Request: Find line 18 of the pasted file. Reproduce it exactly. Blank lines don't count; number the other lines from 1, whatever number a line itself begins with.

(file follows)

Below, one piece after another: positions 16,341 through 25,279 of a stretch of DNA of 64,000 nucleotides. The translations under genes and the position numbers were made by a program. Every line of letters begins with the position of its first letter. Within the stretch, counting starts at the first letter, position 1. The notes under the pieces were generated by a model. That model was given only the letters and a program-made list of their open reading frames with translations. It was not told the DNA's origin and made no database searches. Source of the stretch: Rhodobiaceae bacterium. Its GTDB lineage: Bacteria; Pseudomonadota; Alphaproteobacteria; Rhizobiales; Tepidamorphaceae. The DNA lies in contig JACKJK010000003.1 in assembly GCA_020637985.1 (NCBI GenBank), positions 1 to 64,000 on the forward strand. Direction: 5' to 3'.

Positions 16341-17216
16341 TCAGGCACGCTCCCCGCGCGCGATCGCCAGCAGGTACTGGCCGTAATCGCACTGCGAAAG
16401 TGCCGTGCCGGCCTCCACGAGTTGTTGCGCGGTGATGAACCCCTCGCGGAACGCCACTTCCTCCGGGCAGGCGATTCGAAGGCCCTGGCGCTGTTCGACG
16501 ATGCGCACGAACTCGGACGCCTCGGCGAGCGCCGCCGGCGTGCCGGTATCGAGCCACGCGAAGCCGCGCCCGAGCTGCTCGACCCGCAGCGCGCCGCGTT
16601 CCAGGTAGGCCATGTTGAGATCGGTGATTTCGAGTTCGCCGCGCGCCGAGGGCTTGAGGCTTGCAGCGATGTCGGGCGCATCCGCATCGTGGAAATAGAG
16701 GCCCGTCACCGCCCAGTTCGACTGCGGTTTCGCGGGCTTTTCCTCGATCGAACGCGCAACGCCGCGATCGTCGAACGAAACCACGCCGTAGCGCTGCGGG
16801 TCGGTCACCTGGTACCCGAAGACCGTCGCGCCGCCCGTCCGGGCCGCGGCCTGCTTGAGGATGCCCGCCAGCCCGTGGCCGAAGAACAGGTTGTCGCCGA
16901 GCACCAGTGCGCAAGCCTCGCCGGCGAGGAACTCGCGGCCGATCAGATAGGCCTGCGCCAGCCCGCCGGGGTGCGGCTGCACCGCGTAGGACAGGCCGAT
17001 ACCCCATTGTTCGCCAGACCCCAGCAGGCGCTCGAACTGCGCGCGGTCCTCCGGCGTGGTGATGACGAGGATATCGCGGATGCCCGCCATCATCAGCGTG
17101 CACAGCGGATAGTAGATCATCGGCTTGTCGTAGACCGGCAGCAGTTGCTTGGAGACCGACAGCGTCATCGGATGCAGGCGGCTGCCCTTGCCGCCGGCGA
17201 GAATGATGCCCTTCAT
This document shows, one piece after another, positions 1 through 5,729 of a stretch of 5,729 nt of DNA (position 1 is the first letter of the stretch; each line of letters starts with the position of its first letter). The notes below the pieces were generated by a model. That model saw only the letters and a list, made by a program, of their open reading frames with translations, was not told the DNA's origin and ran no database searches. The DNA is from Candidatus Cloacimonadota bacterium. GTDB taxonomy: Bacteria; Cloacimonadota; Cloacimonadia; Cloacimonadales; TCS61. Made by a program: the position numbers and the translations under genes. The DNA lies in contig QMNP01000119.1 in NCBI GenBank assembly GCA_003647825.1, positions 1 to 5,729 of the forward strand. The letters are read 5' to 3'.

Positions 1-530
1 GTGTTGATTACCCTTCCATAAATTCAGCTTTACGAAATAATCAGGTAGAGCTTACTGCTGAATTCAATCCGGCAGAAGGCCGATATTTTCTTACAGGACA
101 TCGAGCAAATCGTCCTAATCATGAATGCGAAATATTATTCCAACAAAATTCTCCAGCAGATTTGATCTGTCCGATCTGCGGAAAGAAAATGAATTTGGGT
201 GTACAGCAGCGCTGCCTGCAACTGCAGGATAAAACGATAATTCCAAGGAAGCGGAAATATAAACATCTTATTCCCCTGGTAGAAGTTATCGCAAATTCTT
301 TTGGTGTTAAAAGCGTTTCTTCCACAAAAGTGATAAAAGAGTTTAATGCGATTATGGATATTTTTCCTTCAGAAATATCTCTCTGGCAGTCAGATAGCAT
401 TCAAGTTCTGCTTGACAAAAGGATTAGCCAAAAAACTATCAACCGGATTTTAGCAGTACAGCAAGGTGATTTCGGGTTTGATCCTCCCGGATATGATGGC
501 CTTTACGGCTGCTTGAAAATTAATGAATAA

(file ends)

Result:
301 TTGGTGTTAAAAGCGTTTCTTCCACAAAAGTGATAAAAGAGTTTAATGCGATTATGGATATTTTTCCTTCAGAAATATCTCTCTGGCAGTCAGATAGCAT